Toilets, in any decade, are not known for their glamour. In fact, people have gone to great lengths to pretend toilets don't exist. Yet, in the 1960s, when color reigned, American manufacturers, including but not limited to American Standard, turned their attention from defense to the homefront and offered their domestic consumers something new: toilets in an array of colors.
The 1960s was a time of both celebration and turbulence. At the beginning of the decade, adults continued to rejoice in the end of both The Great Depression and World War II by focusing on the home, while teenagers focused on the future and often weren't sure whether to rejoice or revolt. During the 1960s, young adults did both, but they were not in control of home decor – manufacturers and domestic consumers were. American Standard was one such manufacturer.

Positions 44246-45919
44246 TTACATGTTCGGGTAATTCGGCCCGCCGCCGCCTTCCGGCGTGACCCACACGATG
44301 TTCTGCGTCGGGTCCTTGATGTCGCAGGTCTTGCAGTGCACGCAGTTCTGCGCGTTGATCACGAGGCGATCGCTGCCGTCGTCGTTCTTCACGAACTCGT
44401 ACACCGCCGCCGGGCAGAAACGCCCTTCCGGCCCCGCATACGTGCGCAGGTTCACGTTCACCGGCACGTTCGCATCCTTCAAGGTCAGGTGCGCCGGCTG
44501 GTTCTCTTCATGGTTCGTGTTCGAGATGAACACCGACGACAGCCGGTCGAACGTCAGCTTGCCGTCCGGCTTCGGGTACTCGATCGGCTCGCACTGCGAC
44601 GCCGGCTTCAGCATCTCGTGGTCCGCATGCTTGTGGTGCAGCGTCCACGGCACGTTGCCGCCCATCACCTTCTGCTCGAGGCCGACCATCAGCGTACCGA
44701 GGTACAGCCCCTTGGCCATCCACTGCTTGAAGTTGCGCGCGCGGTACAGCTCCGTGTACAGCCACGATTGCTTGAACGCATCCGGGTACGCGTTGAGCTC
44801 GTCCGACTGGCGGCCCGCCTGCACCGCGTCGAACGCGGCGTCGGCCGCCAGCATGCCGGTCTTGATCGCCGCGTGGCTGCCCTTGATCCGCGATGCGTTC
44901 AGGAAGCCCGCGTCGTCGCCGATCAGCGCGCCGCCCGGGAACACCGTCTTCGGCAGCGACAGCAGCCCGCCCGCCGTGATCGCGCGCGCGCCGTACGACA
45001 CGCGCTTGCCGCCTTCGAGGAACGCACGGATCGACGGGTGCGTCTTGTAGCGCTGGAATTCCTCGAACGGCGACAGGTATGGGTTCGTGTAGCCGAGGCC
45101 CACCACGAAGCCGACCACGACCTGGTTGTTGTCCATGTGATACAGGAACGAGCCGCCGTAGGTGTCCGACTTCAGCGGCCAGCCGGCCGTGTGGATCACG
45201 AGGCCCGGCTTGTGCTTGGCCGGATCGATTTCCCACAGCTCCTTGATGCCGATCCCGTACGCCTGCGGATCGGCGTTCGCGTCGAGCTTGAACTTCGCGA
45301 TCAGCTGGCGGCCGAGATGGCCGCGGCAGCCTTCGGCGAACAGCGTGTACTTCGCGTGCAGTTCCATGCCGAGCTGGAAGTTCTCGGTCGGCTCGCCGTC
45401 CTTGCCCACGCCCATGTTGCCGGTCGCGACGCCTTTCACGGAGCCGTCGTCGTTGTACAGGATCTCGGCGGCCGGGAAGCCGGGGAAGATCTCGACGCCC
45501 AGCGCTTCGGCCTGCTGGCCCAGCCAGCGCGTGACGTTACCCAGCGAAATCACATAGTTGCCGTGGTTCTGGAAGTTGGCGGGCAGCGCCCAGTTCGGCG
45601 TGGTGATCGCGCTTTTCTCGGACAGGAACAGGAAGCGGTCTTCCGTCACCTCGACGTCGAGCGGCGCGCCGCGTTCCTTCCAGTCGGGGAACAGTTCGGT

Today, American Standard is still one of the major bathroom appliance and fixture manufacturers. With growing interest in retro design, it's no wonder they are sometimes highlighted. Their history dates back to the 19th century when plumbing was its focus. As the years and the company progressed, American Standard embraced the look and feel of the times at hand, and the 1960s was no exception. Their plumbing expertise was proven, but they reinvented themselves by introducing colored toilets in keeping with the trends of the time.
Like tubs and sinks, toilets of the 1960s were first functional and second colorful. Because of the integrity of the plumbing first, many of these bathroom fixtures are still fully functional today. While functional is desirable, the 1960's color scheme may not be. Vintage American Standard toilets are often in various shades of blue and green – including turquoise and aqua – or, classically, pink.
If you have a bathroom with a working 1960s toilet in a color of the time, take heart. American Standard is still one of the top bathroom appliance and fixture manufacturers of today, so you may want to keep that which is not broken. If the 1960s color of your toilet offends you, try to offset it with neutral and/or complementary colors in the rest of your bathroom.